Earlier Thursday, 59 Democratic members of the New York State Legislature signed a statement calling on Cuomo to immediately step down. Cuomo has denied touching anyone inappropriately, and apologized for making comments that made aides feel uncomfortable. He has repeatedly said he will not resign, and wants New Yorkers to wait for the results of an investigation overseen by the New York attorney general. Catherine Garcia

March 2, 2021

Investigators with the Manhattan District Attorney's office are taking a closer look at Trump Organization CFO Allen Weisselberg, as they continue a probe into former President Donald Trump and his family business, people with knowledge of the matter told The New York Times.

They are investigating potential financial fraud, and whether Trump and the Trump Organization manipulated property values in order to receive loans and reduce property taxes, the Times reports. Weisselberg, 73, has worked for the Trump Organization for decades, starting at the company when it was helmed by Fred Trump, the former president's father.

Two people familiar with the matter said prosecutors have been asking witnesses about Weisselberg, and spoke with one person about Weisselberg's sons — Barry, the property manager of Trump Wollman Rink in Central Park, and Jack, who works at Ladder Capital, one of Trump's lenders. None of the Weisselbergs have been accused of wrongdoing, and there is no indication Barry and Jack are a focus of the probe, the Times says.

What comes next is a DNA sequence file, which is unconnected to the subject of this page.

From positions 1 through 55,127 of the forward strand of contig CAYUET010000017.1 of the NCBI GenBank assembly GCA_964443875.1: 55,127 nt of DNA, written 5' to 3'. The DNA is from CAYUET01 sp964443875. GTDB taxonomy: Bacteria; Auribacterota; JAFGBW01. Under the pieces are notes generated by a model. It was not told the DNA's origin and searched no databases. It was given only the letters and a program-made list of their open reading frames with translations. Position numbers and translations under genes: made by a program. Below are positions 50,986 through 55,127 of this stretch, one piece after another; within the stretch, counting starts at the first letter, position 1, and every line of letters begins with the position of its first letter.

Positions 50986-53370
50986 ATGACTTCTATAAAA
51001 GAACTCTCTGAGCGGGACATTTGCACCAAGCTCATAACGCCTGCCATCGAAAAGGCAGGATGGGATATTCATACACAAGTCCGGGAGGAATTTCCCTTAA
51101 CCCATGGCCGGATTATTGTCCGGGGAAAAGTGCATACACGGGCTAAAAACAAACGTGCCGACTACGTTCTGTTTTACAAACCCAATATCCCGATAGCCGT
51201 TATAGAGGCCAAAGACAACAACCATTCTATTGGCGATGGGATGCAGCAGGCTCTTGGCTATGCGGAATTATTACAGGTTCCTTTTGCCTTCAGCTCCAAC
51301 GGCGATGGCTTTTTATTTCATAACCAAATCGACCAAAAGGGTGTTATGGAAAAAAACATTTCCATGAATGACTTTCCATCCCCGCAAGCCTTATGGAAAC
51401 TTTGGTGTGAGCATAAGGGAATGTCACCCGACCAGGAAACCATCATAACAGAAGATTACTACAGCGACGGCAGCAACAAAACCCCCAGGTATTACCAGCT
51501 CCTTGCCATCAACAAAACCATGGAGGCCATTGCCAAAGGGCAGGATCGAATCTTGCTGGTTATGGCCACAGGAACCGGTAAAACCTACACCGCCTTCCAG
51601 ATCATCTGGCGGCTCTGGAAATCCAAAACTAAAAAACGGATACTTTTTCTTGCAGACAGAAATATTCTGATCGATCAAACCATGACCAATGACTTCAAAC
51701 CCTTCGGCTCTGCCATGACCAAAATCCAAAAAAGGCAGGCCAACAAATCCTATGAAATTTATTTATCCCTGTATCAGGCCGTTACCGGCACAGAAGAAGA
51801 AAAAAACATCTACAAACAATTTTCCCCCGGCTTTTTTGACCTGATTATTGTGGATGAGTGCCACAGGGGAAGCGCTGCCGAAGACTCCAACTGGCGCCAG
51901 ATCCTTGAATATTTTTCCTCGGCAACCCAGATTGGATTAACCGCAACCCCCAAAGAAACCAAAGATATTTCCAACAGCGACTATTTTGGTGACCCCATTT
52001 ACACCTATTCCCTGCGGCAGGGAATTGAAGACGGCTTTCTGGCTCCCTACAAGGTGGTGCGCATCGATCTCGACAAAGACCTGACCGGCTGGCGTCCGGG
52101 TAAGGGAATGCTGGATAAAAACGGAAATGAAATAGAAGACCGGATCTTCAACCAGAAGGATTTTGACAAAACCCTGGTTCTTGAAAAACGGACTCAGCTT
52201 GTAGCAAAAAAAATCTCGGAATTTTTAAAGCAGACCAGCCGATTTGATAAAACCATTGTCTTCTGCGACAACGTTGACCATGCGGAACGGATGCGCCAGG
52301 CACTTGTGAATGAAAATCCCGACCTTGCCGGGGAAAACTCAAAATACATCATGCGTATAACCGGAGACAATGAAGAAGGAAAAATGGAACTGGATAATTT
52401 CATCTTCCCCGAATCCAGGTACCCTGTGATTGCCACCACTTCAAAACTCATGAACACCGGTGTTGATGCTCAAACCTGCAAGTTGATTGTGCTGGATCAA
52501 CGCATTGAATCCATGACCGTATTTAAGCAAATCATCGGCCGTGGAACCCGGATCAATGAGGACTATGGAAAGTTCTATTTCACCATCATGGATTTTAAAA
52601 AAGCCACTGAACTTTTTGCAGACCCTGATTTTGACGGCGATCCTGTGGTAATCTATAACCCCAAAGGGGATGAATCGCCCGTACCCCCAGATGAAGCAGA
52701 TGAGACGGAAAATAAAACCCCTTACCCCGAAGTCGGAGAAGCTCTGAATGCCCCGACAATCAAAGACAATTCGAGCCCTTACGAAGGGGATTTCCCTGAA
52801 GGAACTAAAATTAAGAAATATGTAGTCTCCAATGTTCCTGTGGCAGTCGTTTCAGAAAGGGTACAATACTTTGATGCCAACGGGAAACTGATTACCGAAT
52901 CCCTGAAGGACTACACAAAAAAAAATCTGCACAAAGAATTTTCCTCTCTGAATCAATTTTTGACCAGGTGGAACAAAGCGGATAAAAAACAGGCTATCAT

The investigation began more than two years ago, with the district attorney looking into hush money payments made to two women who said they had affairs with Trump. Michael Cohen, Trump's former personal lawyer and fixer, arranged the payments, and pleaded guilty to federal campaign finance charges. He testified before Congress that Weisselberg came up with a strategy to hide the fact that the Trump Organization was reimbursing Cohen for making payments to one of the women, pornographic actress Stormy Daniels. Trump has called the investigation "a witch hunt." Catherine Garcia

February 8, 2021

The office of Georgia Secretary of State Brad Raffensperger launched an investigation on Monday into phone calls former President Donald Trump made to state election officials during an attempt to overturn the presidential election results.